Preparation of an awake mouse for recording neural responses and injecting tracers
It is well known that anesthesia alters neural response properties in various regions of the brain. In the auditory system, fundamental response properties of brainstem neurons including threshold, frequency specificity, and inhibitory sidebands are altered in significant ways under anesthesia. These observations prompted physiologists to seek ways to record from single neurons without the contaminating effects of anesthesia. One result was a decerebrate preparation, where the brainstem was completely transected at the level of the midbrain. The drawbacks of this preparation are a formidable surgery, the elimination of descending projections from the forebrain, and an inability to use sensory stimulation to examine structures above the midbrain. A different strategy has been to implant electrode arrays chronically to record from single neurons and multiunit clusters while the animal is awake and/or behaving. These techniques however are not compatible with injecting tracer dyes after first electrophysiologically characterizing a brain structure. To avoid altering neural response properties with anesthetics while recording electrophysiological response properties from single neurons, we have adapted a head restraint technique long used in bats to mouse. Using this method, we are able to conduct electrophysiological recordings over several days in the unanesthetized mouse. At the end of the recording sessions, we can then inject a dye to reconstruct electrode positions and recording sites or inject a tracer so that pathways to and from the recording loci can be determined. This method allows for well isolated single neuron recordings over multiple days without the use anesthetics.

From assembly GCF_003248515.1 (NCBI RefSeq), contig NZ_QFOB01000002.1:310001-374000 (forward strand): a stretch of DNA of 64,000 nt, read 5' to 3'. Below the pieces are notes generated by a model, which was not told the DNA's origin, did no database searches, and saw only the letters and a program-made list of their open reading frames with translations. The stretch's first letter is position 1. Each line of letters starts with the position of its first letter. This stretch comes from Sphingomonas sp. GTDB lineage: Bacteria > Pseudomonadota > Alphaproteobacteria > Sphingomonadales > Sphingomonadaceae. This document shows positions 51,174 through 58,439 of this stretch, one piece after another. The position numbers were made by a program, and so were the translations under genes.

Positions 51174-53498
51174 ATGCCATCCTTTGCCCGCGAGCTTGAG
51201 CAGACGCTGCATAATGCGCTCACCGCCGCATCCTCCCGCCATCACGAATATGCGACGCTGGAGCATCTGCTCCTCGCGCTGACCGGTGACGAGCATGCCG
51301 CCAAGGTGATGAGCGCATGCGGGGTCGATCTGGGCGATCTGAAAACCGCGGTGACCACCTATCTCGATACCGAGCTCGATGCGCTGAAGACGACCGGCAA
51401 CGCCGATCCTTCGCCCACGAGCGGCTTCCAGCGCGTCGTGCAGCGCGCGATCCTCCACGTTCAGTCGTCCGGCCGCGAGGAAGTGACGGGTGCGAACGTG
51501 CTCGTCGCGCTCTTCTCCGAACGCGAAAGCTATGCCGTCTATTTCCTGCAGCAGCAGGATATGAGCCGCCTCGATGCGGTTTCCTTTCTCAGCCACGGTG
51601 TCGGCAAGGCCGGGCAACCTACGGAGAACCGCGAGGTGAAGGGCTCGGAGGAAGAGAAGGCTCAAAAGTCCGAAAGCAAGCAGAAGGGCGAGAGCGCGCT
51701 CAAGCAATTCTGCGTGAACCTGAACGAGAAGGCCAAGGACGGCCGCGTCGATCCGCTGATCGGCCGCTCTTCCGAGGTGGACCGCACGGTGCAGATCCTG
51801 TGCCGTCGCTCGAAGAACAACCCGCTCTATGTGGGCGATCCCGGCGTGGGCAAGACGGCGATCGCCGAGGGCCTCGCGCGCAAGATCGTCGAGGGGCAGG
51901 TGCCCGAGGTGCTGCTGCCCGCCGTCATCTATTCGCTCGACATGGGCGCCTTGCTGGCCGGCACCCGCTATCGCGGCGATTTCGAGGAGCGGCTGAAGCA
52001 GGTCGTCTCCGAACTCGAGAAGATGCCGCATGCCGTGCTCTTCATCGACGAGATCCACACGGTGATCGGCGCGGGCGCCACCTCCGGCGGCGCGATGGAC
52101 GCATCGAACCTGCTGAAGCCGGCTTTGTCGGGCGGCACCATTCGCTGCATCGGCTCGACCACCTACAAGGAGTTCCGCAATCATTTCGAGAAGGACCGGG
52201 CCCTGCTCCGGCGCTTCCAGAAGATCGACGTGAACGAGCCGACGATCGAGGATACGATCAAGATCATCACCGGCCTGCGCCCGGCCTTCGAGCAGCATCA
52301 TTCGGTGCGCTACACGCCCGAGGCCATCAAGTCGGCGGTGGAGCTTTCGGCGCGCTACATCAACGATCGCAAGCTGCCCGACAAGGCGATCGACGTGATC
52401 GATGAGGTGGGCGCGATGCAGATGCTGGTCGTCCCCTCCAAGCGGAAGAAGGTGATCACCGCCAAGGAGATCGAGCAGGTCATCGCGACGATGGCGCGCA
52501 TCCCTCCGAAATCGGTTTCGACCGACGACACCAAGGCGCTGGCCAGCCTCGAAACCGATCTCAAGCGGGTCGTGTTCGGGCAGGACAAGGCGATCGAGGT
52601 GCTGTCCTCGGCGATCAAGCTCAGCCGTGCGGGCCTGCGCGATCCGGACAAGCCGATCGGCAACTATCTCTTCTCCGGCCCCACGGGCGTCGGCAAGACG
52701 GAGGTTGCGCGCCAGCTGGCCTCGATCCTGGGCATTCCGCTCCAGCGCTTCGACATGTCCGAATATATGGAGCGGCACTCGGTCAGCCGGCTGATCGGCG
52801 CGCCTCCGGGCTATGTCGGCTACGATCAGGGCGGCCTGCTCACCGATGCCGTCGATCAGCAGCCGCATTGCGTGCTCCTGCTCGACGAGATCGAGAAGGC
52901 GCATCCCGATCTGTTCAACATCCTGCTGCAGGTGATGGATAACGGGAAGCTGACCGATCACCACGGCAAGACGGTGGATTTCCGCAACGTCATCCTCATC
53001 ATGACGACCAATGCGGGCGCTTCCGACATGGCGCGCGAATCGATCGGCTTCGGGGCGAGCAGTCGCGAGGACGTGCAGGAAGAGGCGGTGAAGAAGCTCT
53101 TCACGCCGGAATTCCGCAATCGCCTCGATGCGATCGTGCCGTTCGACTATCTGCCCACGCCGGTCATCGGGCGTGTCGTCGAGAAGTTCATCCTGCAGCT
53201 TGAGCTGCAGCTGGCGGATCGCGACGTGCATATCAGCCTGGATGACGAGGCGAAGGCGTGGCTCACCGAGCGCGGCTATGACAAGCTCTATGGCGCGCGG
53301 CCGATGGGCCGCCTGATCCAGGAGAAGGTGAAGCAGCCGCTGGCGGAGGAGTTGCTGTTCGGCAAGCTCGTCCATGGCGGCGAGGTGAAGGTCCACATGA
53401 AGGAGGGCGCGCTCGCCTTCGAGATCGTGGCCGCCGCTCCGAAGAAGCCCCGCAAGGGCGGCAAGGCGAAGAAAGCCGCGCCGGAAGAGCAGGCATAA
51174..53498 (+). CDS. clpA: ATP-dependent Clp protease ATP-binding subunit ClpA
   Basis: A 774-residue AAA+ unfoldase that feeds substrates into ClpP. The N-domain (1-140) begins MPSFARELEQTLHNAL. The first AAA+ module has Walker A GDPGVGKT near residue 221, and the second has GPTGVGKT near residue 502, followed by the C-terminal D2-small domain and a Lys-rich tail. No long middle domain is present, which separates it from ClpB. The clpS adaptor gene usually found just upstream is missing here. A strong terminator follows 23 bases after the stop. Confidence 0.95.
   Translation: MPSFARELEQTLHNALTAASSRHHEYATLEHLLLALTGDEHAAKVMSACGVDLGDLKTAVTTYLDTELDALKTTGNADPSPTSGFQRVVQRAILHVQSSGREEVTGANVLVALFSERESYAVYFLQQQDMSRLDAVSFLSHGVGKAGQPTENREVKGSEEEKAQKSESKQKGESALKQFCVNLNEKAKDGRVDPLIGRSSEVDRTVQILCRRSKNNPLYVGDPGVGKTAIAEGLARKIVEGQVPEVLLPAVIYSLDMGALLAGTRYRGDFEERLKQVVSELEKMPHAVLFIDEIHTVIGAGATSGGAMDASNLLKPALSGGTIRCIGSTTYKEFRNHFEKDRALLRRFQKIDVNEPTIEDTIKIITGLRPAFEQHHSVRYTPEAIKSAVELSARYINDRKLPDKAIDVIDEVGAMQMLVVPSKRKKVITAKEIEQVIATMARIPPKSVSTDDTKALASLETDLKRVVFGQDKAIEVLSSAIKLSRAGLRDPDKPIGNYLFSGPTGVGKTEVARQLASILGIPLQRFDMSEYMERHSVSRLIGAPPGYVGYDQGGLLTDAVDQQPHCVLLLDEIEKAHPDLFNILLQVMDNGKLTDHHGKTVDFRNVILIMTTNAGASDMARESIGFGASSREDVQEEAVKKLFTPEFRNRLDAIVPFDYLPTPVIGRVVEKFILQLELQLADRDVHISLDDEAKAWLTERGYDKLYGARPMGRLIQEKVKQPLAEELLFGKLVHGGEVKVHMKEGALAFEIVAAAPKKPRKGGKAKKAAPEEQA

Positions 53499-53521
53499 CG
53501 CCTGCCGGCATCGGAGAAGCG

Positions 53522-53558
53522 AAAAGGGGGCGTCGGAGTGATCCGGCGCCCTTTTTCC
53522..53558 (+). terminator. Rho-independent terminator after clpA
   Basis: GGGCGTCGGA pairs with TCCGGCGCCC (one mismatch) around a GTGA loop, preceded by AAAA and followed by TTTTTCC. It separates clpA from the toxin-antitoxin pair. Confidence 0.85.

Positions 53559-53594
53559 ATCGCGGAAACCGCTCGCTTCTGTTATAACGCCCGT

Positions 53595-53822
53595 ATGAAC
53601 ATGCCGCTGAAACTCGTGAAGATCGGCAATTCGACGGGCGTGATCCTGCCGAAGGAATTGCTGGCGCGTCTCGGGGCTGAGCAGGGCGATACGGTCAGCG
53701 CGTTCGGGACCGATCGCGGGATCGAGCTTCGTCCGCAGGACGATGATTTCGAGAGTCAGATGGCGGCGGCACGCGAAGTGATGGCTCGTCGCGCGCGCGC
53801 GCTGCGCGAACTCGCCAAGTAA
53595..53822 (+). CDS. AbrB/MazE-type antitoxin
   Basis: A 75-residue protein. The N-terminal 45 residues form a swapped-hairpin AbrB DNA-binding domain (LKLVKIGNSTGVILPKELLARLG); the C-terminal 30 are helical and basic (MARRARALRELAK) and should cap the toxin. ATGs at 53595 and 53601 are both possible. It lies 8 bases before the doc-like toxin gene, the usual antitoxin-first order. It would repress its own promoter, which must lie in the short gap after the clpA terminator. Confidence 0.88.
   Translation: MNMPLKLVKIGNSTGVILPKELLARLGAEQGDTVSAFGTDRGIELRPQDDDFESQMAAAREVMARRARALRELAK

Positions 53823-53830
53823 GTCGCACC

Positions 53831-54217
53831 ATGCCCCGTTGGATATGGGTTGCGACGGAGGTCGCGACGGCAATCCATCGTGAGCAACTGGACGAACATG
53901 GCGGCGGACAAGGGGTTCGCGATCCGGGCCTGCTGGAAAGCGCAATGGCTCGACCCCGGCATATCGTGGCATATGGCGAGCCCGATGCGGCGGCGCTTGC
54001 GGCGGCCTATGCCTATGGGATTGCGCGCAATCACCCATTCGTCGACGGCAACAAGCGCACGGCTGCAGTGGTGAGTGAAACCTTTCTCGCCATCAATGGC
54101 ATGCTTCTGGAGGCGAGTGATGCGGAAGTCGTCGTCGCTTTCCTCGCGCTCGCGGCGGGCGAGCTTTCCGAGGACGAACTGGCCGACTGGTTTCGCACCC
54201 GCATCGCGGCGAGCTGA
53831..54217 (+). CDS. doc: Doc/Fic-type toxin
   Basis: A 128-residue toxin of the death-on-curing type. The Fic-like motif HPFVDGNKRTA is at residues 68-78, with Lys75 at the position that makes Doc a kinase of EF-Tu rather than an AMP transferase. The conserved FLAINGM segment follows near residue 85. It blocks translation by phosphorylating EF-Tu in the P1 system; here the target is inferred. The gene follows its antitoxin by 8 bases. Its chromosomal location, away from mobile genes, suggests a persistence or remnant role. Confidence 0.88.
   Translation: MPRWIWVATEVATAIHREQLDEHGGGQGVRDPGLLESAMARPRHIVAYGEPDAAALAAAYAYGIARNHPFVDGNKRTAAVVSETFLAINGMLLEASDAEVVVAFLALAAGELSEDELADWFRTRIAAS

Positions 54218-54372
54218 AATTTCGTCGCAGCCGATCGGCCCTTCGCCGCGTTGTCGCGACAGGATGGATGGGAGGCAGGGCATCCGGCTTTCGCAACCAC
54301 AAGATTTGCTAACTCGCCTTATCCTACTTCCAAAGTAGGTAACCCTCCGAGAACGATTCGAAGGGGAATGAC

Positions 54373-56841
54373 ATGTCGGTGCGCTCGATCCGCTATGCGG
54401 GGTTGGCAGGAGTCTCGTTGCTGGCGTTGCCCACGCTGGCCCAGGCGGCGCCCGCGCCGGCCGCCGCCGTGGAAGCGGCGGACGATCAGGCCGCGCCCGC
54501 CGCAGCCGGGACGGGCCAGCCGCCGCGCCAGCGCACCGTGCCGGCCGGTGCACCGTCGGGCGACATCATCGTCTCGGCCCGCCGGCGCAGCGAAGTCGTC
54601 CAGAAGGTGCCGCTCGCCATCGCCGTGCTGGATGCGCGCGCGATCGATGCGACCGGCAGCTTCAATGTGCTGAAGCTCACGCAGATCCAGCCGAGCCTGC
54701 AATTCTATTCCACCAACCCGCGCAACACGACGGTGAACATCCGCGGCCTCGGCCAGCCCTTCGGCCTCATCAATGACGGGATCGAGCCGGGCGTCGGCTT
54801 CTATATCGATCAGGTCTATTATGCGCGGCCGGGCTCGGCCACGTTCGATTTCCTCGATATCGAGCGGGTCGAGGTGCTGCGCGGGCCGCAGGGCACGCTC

|ISBN||1940-087X (Electronic) 1940-087X (Linking)|
|Authors||Muniak, M. A.; Mayko, Z. M.; Ryugo, D. K.; Portfors, C. V.;|
|Publisher Name||Jove-Journal of Visualized Experiments|
|URL link to publisher's version||http://www.ncbi.nlm.nih.gov/pubmed/22781848|
|OpenAccess link to author's accepted manuscript version||https://publications.gimr.garvan.org.au/open-access/11638|